What is a spaghetti plot?: You’ve probably seen what gets called “Spaghetti models” or a Spaghetti plot on Facebook, Twitter, or maybe even TV. These are plots of models showing the track a tropical system might take. They get the name “Spaghetti plots” because when the models show a wide range of solutions, it can look a bit like spaghetti noodles.
These plots can be useful for meteorologists trying to forecast how storms will move. It’s important to remember that these are NOT forecasts, but are different model runs, and we all know the models are far from perfect.
What we CAN decipher from a spaghetti plot: Spaghetti plots are an efficient way to see a large group of models forecasting one storm. It can make it easier for a meteorologist to note what models are outliers, and whether a pattern is emerging between all the models.
Generally, this plot can help us determine the general range of possible tracks a storm could take, as well as the general motion of the storm. We can also look at changes in this plot between several model runs to see if there are any trends in the models track for a storm.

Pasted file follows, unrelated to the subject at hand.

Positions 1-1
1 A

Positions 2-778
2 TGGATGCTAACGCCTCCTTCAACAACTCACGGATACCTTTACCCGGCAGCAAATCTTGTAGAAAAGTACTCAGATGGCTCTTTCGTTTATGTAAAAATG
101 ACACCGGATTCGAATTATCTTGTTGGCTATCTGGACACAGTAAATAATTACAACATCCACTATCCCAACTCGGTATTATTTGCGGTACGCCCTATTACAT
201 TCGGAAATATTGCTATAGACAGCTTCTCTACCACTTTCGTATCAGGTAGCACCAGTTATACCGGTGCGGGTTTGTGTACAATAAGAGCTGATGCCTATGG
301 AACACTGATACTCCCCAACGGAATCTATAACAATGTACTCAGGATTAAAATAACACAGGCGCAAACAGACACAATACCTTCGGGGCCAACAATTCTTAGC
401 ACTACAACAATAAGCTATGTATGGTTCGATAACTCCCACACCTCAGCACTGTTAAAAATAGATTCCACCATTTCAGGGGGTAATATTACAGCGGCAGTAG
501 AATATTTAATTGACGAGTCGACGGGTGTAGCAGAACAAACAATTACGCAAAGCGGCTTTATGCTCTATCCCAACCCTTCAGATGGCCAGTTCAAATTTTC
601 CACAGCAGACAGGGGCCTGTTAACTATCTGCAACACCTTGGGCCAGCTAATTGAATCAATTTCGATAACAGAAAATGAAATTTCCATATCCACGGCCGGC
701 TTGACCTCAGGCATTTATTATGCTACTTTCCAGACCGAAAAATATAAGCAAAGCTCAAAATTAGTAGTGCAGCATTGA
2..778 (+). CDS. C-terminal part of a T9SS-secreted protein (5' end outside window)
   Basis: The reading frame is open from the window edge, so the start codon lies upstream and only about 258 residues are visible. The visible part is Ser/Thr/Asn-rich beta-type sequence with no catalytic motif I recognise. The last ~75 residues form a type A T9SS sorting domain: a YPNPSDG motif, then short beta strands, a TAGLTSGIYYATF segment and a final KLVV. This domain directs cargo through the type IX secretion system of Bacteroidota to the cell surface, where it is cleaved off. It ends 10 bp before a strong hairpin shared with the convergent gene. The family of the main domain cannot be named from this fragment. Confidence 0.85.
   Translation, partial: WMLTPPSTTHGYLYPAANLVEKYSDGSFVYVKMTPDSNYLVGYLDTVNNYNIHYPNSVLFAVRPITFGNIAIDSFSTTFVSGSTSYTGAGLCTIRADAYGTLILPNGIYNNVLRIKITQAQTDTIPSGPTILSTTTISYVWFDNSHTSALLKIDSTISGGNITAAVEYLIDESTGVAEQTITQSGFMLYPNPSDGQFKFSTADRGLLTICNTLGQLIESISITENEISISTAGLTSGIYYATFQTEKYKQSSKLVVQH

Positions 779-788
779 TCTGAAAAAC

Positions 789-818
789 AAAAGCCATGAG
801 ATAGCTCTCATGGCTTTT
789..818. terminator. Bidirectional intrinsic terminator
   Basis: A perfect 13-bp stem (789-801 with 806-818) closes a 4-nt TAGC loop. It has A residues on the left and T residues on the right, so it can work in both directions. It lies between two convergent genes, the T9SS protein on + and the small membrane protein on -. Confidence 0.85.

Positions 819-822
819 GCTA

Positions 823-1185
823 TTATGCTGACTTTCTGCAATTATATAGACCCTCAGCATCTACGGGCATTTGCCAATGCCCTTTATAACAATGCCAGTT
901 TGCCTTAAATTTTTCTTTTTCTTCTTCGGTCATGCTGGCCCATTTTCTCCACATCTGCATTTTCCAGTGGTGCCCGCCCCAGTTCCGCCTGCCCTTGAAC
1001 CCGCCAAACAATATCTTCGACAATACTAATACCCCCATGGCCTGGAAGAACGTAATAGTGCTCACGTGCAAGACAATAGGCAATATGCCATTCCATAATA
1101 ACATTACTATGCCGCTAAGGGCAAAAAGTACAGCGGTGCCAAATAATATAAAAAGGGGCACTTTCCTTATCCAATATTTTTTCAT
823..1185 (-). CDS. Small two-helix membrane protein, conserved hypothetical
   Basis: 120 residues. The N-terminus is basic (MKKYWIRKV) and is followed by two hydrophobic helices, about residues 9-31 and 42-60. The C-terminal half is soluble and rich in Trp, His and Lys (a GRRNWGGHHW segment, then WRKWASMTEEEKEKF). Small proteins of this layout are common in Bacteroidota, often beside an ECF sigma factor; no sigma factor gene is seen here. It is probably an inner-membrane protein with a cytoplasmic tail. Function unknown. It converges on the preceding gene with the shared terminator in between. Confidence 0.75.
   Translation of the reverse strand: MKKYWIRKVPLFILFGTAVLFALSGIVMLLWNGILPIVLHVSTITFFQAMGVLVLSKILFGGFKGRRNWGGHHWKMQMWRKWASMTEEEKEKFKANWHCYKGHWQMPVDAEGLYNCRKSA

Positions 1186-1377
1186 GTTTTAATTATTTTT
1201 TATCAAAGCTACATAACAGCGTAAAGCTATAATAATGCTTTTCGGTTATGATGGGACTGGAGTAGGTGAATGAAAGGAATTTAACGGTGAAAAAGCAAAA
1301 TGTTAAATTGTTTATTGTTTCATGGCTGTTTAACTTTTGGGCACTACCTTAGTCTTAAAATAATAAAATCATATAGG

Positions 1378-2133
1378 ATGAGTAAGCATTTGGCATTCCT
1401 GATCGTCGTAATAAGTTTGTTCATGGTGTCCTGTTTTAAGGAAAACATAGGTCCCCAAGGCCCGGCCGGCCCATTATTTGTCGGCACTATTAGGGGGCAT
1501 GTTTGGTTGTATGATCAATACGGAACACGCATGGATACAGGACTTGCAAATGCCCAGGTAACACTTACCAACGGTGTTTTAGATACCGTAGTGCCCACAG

What this plot CAN’T tell you is important to remember: With maps like these all over the place online, it’s important to know what this plot can’t tell us.
Just like the forecast cone, the spaghetti plot can’t show you how big the storm will be. That line is just the forecast for the center of the storm. This plot also can’t tell you what kind of impacts the storm will cause. And, of course, each of those lines represents what a computer thinks the storm will do. It takes a trained meteorologist’s interpretation to figure out the best track for a storm by using this and other tools.
The next time you see one of these maps floating around on the internet, be sure to remember what it really shows, and always look to reliable sources (like our forecast discussion or Live Alert 19 for accurate information, not hype).
– Meteorologist Alex Puckett